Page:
I wrote an article a while ago about how Germany was planning to phase out nuclear power, despite the fact that it is safer than renewable energy, with just as low carbon emissions. Why did they do this? Well, the move was to appease public concern over nuclear power after the Fukushima disaster. That is Despite the fact that the natural disasters and corporate corruption that caused Fukushima can’t happen in Germany, and even with this disaster taken into account, nuclear energy is still far safer than renewables and orders of magnitude safer than any fossil fuel. (Read that article here).
What’s more, the German government knew that experts were saying that nuclear power was critical to meeting our emissions targets. There is a bottleneck to how fast we can adopt renewable energy, so using it in conjunction with nuclear power is the fastest way to decarbonise our energy grids.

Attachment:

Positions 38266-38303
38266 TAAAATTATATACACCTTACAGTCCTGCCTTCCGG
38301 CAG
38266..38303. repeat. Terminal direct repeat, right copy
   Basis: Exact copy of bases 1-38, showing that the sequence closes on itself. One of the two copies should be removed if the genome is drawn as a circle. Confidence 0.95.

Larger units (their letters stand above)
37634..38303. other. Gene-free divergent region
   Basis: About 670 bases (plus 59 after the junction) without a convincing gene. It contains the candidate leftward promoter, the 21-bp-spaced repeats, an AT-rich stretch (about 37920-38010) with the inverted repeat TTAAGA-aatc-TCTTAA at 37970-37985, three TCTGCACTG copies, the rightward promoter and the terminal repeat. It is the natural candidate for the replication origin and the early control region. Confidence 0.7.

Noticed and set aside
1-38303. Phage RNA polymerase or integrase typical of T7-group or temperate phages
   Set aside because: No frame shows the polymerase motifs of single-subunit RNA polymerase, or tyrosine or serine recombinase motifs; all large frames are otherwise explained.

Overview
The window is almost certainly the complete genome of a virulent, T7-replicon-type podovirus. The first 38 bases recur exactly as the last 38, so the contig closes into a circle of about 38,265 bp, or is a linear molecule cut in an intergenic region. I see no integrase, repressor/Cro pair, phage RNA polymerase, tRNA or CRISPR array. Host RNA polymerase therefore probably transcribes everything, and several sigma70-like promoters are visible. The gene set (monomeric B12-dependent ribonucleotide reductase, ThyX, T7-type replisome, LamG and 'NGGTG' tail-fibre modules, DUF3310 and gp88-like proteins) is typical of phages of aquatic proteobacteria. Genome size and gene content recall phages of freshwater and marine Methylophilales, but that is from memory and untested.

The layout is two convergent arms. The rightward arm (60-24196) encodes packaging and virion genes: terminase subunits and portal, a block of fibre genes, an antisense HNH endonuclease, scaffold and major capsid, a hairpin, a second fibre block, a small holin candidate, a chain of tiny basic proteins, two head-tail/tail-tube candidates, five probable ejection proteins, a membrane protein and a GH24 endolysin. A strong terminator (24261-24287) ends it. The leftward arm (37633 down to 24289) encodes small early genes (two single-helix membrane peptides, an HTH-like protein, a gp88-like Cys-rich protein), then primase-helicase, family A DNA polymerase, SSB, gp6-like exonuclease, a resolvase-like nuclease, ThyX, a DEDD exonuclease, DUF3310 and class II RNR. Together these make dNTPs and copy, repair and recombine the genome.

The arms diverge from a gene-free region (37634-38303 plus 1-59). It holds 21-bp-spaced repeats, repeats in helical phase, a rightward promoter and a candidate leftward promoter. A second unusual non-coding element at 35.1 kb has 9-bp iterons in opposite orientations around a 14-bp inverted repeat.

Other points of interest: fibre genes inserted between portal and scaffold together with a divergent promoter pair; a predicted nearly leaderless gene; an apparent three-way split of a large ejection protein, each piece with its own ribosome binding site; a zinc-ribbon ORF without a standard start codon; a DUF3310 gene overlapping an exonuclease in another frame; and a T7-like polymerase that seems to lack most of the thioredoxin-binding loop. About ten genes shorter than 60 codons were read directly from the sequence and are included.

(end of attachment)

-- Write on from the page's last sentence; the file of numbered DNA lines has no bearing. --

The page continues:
So rather than listen to the experts, and tackle the nuclear misinformation rife within the German populace (and many others worldwide), their government opted to keep voters happy and phase out their nuclear reactors by the end of 2022.
Now, when you look at Germany’s energy mix from 2019 compared to 2022, you can see why they desperately need these overseas fossil fuels.
In 2019 Germany used 513 TWh of energy. Of that, 70.7 TWh came from nuclear power, 204 TWh came from fossil fuels, with the remaining 238.3 TWh came from renewable energy. In 2022, Germany consumed only 484.2 TWh of energy, renewable energy was up to 245.7, TWh nuclear power production was down to only 31.47 TWh, and fossil fuel production was up to 220.3 TWh!